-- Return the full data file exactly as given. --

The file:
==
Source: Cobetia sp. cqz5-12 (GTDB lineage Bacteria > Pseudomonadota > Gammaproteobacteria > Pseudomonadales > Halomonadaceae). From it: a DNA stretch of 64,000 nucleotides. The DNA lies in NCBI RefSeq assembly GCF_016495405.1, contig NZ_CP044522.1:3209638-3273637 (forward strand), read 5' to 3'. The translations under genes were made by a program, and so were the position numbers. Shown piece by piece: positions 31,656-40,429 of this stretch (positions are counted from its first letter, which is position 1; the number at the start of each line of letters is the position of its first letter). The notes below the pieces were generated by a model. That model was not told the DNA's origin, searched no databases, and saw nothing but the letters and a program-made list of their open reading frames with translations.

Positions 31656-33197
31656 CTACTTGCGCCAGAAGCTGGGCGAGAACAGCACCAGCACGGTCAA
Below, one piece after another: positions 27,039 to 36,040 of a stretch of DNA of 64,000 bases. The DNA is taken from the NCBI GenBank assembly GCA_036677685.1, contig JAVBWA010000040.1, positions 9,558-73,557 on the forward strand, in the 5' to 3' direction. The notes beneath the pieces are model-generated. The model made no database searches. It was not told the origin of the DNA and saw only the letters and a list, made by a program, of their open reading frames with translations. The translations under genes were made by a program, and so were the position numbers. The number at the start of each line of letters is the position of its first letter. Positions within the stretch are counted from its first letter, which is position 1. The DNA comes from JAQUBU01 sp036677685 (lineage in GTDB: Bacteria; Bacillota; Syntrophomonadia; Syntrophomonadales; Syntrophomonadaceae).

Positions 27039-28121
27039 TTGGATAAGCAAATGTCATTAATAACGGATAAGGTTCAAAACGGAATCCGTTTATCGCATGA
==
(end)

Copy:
Source: Cobetia sp. cqz5-12 (GTDB lineage Bacteria > Pseudomonadota > Gammaproteobacteria > Pseudomonadales > Halomonadaceae). From it: a DNA stretch of 64,000 nucleotides. The DNA lies in NCBI RefSeq assembly GCF_016495405.1, contig NZ_CP044522.1:3209638-3273637 (forward strand), read 5' to 3'. The translations under genes were made by a program, and so were the position numbers. Shown piece by piece: positions 31,656-40,429 of this stretch (positions are counted from its first letter, which is position 1; the number at the start of each line of letters is the position of its first letter). The notes below the pieces were generated by a model. That model was not told the DNA's origin, searched no databases, and saw nothing but the letters and a program-made list of their open reading frames with translations.

Positions 31656-33197
31656 CTACTTGCGCCAGAAGCTGGGCGAGAACAGCACCAGCACGGTCAA
Below, one piece after another: positions 27,039 to 36,040 of a stretch of DNA of 64,000 bases. The DNA is taken from the NCBI GenBank assembly GCA_036677685.1, contig JAVBWA010000040.1, positions 9,558-73,557 on the forward strand, in the 5' to 3' direction. The notes beneath the pieces are model-generated. The model made no database searches. It was not told the origin of the DNA and saw only the letters and a list, made by a program, of their open reading frames with translations. The translations under genes were made by a program, and so were the position numbers. The number at the start of each line of letters is the position of its first letter. Positions within the stretch are counted from its first letter, which is position 1. The DNA comes from JAQUBU01 sp036677685 (lineage in GTDB: Bacteria; Bacillota; Syntrophomonadia; Syntrophomonadales; Syntrophomonadaceae).

Positions 27039-28121
27039 TTGGATAAGCAAATGTCATTAATAACGGATAAGGTTCAAAACGGAATCCGTTTATCGCATGA